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Texas State Auditor releases CSCOPE report

The office of Texas State Auditor John Keel has released an audit report on CSCOPE, the curriculum management system at one point used by approximately 875 public, private and charter schools in Texas. This report comes 18 months after public scrutiny of the previously secretive program revealed a troubling picture of this taxpayer-funded curriculum operating outside normal taxpayer accountability and government oversight channels with course content viewed by some as anti-American, impractical and poorly-crafted. Its campus-level implementation caused additional concern as it seemingly attempts to enforce a regimented, indoctrination-oriented approach to classroom instruction.

CSCOPE was developed an administered under the auspices of an illegally-formed nonprofit 501(c)(3) organization called the Texas Education Service Center Curriculum Collaborative (TESCCC). Its board comprised the states’ 20 Education Service Center (ESC) executive directors. The initial funding of CSCOPE’s development and associated personnel appears to have come through the taxpayer-funded ESCs.

Findings of the report include:

  • Participating ESCs reported collecting a total of $73.9 million in revenue from the sale of CSCOPE services to school districts, charter schools and private schools from September 2005 through August 2013. For that same time period, the ESCs reported a total of $67.8 million in CSCOPE-related expenditures.
  • Auditors were not able to verify the total amount that ESCs reported they paid for the development, installation, distribution and marketing of CSCOPE because some of the ESCs did not separately track CSCOPE-related expenditure transactions. Some also did not separately track CSCOPE-related revenue transactions. As a result, auditors were not able to fully answer the audit objective to determine the amount of revenue and expenditures related to the development, installation, distribution and marketing of CSCOPE.
  • Because ESCs have broad authority to provide services to Texas schools, the centers received no specific state funds appropriated for the development, implementation and operation of CSCOPE nor did they have specific contract laws to follow in procuring services such as the development and implementation of CSCOPE. The broad authority also did not require the procurement of CSCOPE to have approval of either the Texas Education Agency (TEA) or the State Board of Education (SBOE).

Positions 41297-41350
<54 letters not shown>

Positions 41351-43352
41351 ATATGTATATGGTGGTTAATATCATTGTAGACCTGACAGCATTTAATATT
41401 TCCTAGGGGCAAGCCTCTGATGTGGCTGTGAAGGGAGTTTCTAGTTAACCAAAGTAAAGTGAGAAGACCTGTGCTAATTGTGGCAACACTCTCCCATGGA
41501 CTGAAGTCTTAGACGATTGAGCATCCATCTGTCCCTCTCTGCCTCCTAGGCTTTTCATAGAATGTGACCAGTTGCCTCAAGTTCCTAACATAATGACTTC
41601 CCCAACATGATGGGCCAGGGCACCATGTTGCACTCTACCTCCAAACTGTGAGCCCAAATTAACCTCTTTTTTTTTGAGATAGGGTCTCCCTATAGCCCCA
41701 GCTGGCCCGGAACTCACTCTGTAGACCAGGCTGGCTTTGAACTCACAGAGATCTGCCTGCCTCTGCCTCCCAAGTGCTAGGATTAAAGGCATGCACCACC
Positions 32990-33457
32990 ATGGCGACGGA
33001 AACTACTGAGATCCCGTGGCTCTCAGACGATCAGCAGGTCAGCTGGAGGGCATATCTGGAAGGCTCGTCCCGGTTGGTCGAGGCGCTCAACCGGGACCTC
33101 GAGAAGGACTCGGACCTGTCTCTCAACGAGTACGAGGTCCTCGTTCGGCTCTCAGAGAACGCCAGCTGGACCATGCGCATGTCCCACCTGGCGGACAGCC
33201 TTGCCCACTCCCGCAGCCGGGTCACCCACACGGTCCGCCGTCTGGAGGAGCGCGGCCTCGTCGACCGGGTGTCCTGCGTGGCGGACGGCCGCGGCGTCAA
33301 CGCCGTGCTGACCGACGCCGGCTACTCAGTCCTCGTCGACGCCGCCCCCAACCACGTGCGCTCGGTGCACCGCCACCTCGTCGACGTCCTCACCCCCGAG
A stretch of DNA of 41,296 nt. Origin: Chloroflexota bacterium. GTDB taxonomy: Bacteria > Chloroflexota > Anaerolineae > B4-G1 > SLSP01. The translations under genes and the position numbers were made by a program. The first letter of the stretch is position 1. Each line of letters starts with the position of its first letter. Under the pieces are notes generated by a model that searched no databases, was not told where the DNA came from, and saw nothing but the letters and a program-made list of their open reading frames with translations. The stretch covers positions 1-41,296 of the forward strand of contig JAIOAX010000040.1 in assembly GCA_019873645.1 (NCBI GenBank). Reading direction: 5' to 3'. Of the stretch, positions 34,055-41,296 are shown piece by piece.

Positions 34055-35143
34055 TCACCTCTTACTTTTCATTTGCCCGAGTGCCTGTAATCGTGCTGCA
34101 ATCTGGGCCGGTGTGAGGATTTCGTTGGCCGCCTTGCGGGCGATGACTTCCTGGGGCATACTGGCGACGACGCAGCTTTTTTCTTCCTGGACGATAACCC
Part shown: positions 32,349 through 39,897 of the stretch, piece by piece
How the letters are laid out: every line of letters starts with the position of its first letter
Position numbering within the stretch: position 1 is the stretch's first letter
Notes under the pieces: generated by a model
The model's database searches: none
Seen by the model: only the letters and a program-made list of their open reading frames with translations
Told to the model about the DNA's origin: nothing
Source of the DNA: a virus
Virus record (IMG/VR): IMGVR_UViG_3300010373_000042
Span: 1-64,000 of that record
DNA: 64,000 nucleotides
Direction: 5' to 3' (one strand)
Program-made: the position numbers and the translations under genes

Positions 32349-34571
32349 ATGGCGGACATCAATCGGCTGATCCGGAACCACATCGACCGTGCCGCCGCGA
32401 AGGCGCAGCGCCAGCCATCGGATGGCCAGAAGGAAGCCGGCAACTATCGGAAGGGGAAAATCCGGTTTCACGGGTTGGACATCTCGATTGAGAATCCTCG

• From 2006 through 2013, seven CSCOPE contracts were executed, however, auditors were unable to identify documentation showing that the ESCs performed a best value assessment for (1) the contracts between the Region 8 ESC (Region 8–Mount Pleasant) and CSCOPE vendor National Education Resources, Inc., or (2) the contract between the Collaborative and National Education Services, Inc., as required by Texas Education Code, Section 44.031. Note this district is in the area represented by State Board of Education member Thomas Ratliff, an official whose own potential conflict of interest has been the subject of controversy. Per the report, “the early contracts Region 8-Mount Pleasant executed lacked fundamental provisions to help protect the State’s and taxpayers’ interests” and “contracts between Region 8-Mount Pleasant and National Education Resources, Inc. from 2006 through 2011 lacked significant elements.”
  • While the ESCs generally administered revenues and expenditures assessed or collected in compliance with applicable laws and rules, auditors identified deficiencies in the processes that they used to track CSCOPE-related revenues and expenditures.
  • With regard to its revenue reporting, the TESCCC did not always account for expenditures in compliance with internal policies and procedures and the Texas Education Agency’s financial guidelines. Specifically, of the 60 expenditure transactions tested, 14 (23 percent) lacked proper approvals, 13 (22 percent) did not include adequate support for the amounts and 10 (17 percent) were not categorized in compliance with TEA guidance.
  • The ESCs generally administered the revenues and expenditures related to the development, installation, distribution and marketing of CSCOPE, but were unable to identify all CSCOPE-related revenues and expenditures. The 20 ESCs reported to auditors receipt of $73.9 million in revenues from school districts, charter schools and private schools for CSCOPE-related services while incurring $67.8 million in CSCOPE-related expenditures.
  • The TEA Financial Accountability System Resource Guide provided to ESCs for financial guidance is not sufficient to address the programs and services they provide.
  • CSCOPE services, including related fees, varied widely among the nine ESCs audited with no consistent method for calculating the CSCOPE fees charged to the school districts, charter schools and private schools.
  • Most ESCs offered supplemental CSCOPE-related support services to participating schools such as additional days of training or specialized instruction. Only one of the nine ESCs audited did not charge additional fees for those support services. The other eight provided a variety of additional services with associated fees. For example, one education service center charged $45 for one person to receive content training, while another education service center charged $650 per day per presenter for additional instruction.

Click here to view the complete report.

CSCOPE has somewhat dropped from the headlines – a status the Texas education industry undoubtedly hopes to maintain. Questions regarding CSCOPE and the funds it generated, however, remain unanswered. This audit report only refines the questions that should be asked. And engaged taxpayers, parents and students should not be shy in demanding answers.

H/T Red Hot Conservative.